Another problem is that there is insufficient linguistic research in Arabic to create computer resources needed in a modern computing environment. There are no grammar checkers for Arabic, no OCR, and, most importantly, no powerful linguistically-aware search engines or string-processing utilities to handle Arabic.
In most cases, translation into Arabic is an ad hoc process with no clear methodologies to follow. Many Arabic companies have their web sites, brochures, reports and manuals in English, but not in Arabic—they cannot successfully express their intended messages in Arabic!
Because of the difficulties discussed above, localization into Arabic can be difficult and costly. As a result we at EBM have had to develop our own proprietary methodologies for translations of terms, as well as style guidelines to convey very complex modern messages in Arabic. We create our own terms and explain them in a glossary that compares them with ambiguous common Arabic terms. Finally we create a modern and complex, yet easy to read and comprehend, text to express the complex meanings conveyed in the source language.
We have contributed our own translated terms to the Arabic community, and some of which are now commonly used in Arabic literature, especially in the computer- and Internet-related fields. We are cooperating with established and reputable organizations and initiatives to develop the Arabic language to deal with modern needs.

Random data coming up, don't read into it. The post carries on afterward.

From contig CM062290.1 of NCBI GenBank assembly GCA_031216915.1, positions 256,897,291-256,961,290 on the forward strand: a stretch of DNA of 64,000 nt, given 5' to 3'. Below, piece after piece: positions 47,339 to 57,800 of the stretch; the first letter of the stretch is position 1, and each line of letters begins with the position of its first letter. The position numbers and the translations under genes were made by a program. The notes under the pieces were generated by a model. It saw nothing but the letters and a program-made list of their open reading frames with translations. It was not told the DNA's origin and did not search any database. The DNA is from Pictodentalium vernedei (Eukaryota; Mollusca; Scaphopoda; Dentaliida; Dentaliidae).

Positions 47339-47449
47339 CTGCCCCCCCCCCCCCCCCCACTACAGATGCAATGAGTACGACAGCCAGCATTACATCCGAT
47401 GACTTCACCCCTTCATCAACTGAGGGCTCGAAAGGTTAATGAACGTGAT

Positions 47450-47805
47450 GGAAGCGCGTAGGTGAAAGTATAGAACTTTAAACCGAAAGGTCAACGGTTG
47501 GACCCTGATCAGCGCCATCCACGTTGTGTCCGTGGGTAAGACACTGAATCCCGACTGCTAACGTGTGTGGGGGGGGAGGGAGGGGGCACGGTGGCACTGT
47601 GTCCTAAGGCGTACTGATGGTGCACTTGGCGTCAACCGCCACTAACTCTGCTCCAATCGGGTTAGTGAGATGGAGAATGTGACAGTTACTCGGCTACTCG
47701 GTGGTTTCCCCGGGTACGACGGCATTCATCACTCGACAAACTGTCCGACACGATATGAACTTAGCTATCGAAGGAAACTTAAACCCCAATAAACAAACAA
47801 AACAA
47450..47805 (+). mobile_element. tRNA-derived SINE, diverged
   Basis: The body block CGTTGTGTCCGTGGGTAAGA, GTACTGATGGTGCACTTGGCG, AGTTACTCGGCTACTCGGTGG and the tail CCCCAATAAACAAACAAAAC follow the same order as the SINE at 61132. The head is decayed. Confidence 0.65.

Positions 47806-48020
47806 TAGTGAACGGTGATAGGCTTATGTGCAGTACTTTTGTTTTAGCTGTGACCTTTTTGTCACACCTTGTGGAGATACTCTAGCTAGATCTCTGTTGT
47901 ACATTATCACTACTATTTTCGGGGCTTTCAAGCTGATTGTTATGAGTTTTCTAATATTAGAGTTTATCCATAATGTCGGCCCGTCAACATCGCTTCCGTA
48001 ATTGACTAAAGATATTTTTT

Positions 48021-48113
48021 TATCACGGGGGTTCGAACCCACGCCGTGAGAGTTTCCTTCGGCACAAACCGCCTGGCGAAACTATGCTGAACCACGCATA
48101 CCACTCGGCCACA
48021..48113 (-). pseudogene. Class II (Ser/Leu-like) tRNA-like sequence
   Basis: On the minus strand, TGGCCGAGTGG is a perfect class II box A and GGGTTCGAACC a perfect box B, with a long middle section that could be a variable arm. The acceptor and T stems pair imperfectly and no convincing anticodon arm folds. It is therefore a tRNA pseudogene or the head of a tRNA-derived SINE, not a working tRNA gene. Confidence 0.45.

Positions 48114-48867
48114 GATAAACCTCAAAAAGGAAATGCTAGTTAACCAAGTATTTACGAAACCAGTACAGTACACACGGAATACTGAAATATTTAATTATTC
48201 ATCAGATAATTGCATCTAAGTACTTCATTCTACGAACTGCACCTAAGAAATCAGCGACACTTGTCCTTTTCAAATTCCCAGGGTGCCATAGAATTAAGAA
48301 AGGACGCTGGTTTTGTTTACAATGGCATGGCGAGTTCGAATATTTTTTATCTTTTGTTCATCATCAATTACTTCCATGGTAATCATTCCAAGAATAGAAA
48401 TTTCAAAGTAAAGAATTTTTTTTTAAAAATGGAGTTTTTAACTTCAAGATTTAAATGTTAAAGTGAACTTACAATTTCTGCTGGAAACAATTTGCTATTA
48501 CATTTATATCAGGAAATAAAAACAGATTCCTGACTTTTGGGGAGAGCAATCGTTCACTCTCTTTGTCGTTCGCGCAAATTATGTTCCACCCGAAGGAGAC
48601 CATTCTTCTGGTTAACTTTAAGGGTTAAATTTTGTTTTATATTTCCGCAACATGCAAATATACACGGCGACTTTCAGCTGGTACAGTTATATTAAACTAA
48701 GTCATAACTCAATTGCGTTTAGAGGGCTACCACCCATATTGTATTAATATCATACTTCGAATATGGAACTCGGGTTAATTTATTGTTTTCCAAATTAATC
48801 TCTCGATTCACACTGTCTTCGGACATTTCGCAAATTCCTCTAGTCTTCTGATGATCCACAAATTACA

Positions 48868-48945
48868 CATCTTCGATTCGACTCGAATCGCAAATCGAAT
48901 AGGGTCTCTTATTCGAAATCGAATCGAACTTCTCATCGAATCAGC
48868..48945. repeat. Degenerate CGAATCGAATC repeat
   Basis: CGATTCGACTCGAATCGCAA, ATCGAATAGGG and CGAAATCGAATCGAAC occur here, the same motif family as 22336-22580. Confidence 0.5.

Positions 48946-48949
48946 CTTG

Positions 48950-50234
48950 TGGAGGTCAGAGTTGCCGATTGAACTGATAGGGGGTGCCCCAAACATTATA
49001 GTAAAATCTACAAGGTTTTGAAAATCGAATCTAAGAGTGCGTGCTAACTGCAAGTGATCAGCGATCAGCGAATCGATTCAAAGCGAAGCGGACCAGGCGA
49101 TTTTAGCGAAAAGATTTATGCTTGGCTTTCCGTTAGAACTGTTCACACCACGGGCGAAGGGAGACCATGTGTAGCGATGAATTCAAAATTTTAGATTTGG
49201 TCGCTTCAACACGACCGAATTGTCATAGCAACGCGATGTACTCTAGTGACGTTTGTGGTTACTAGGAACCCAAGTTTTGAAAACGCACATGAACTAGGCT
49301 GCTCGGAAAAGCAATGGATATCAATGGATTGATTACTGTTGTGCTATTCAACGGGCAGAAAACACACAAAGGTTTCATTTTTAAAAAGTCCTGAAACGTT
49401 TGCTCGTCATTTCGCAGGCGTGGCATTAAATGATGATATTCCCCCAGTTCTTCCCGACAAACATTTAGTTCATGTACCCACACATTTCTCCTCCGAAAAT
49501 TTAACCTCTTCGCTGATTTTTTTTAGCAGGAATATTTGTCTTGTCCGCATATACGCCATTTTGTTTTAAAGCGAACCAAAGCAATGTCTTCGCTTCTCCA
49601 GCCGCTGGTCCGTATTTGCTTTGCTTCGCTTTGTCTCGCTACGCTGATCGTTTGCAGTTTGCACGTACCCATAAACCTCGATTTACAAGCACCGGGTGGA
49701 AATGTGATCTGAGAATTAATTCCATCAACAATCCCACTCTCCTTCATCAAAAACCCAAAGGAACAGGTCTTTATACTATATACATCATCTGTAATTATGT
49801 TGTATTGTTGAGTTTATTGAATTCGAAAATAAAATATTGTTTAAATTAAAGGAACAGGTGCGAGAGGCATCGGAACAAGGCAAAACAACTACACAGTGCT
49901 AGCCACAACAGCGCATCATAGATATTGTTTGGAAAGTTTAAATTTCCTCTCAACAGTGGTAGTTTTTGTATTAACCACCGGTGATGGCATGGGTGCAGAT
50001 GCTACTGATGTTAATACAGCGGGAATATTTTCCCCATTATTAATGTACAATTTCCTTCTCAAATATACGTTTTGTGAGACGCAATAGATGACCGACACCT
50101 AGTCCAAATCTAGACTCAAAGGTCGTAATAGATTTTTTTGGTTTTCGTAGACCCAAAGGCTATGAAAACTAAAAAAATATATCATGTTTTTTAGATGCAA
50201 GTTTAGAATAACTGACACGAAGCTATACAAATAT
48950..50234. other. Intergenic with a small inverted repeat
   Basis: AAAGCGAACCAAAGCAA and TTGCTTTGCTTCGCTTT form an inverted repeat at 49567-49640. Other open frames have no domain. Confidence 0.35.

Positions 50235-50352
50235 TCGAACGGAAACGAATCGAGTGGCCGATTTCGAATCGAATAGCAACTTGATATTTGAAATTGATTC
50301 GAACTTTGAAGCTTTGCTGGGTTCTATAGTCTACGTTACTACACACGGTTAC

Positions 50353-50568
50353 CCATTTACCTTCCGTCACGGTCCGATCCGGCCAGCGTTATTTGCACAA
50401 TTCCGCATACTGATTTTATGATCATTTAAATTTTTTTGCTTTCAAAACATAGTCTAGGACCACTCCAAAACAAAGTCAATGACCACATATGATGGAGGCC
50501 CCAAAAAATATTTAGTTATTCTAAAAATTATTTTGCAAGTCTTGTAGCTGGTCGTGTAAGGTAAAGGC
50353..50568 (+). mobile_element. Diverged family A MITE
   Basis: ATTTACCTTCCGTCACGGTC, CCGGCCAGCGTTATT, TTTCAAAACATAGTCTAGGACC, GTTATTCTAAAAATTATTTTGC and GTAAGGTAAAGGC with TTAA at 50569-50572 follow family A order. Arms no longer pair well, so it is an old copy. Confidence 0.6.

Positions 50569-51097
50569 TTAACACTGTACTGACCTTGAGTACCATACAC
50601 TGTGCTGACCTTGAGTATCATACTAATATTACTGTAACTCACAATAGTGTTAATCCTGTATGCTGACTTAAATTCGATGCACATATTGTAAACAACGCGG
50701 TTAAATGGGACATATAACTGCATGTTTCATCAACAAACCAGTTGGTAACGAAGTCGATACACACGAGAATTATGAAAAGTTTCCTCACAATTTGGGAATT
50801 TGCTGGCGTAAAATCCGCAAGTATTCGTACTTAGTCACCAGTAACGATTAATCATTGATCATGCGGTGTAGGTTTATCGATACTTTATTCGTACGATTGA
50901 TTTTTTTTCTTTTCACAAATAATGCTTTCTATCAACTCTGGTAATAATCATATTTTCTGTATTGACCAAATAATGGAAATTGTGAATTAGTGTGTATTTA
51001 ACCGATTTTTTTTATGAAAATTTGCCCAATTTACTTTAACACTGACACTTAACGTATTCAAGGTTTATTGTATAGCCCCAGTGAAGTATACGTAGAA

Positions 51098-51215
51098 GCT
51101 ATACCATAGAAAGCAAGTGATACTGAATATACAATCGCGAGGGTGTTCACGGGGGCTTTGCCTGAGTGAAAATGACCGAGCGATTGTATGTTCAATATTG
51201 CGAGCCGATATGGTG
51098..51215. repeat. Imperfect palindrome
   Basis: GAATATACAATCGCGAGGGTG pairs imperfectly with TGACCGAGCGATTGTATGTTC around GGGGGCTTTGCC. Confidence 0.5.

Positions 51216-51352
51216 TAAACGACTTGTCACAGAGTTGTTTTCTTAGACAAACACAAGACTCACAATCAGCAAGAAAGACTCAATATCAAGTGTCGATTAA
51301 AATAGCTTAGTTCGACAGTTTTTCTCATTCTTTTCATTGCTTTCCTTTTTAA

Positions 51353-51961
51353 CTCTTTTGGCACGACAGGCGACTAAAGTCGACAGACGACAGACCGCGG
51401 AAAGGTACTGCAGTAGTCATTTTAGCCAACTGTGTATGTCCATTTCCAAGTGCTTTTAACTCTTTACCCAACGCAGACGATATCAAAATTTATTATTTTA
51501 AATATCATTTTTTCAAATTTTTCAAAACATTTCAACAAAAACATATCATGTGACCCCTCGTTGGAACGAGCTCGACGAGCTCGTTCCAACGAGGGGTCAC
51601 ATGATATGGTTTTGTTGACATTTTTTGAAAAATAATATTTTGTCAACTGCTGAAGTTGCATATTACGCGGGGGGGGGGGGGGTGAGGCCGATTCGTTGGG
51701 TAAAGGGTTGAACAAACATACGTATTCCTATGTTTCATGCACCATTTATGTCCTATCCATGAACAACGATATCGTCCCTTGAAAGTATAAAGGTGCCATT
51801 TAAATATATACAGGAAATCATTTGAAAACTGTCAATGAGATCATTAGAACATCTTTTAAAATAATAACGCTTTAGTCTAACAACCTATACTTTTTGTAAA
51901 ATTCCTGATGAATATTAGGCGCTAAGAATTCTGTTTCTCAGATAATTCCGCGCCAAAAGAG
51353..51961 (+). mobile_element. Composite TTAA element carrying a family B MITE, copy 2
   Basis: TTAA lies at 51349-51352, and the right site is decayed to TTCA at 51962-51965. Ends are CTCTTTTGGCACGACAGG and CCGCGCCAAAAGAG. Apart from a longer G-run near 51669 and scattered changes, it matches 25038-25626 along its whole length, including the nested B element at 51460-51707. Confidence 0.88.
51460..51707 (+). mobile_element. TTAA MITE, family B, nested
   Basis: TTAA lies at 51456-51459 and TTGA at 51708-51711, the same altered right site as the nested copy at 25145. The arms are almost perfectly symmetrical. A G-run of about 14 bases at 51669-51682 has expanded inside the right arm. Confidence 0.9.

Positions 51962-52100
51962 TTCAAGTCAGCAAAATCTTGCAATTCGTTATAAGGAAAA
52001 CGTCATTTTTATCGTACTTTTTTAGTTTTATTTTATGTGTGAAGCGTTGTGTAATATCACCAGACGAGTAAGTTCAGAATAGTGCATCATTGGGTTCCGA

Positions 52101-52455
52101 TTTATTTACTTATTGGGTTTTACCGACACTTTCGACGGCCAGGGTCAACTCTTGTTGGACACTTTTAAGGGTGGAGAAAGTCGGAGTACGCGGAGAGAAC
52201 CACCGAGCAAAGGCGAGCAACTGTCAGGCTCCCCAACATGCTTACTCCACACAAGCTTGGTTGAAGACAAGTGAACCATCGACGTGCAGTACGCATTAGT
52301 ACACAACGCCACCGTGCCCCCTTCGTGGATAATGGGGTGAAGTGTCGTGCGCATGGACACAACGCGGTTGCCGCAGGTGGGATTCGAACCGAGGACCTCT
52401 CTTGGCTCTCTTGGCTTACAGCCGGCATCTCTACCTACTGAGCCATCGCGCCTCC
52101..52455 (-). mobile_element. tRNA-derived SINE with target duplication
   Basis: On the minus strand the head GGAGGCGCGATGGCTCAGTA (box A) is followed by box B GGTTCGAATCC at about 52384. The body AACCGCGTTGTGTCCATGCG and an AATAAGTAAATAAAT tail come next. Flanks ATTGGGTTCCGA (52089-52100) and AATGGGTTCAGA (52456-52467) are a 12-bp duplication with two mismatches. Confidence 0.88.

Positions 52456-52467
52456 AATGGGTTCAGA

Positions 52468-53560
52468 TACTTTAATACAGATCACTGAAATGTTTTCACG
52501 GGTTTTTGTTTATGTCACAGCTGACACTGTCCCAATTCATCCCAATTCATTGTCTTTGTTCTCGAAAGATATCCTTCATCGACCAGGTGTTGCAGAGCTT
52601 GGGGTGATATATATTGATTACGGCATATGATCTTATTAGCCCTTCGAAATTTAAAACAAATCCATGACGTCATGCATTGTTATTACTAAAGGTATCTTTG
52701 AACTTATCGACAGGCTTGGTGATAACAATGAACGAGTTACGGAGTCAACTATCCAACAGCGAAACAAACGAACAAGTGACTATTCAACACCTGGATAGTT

A Case Study
Our own company website (ebm.com.eg) was first prepared in English and then localized into Arabic. Of course, all terms were identified and translated before we proceeded to localize the content itself. There were some difficult portions in the section of customers’ projects, since complex meanings were expressed in complex sentences structures. Arabic does not normally use such complex sentence structures.
One example of a difficult customer page was the Egyptian Drug Policy and Planning Center (DPPC), which featured such sentences as:
“After extensive efforts and structured meeting sessions with DPPC senior officials, an outline plan of the information requirements was defined with a general design of the information system that meets these requirements, along with the detailed design of the human drugs part of the information system.”
“The operation rules and work flow chart model:
These examples show some of the issues that make Arabic even more complex than other complex languages for localization. Companies seeking to localize into Arabic need to be aware of these issues and be prepared for the difficulties inherent in working with Arabic.
is cofounder of EBM. He holds a Bachelor of Science in physics, with a specialization in solid state electronics from the American University in Cairo. He also studied artifical intelligence at Depaul University in Chicago, USA, and has tought courses on knowledge-based systesm for post-graduate systesm at Ein Shams University’s Scientific Computing Center.
Reprinted by permission from the Globalization Insider,
9 September 2003, Volume XII, Issue 3.6.
Copyright the Localization Industry Standards Association
(Globalization Insider: www.localization.org, LISA: www.lisa.org)
and S.M.P. Marketing Sarl (SMP) 2004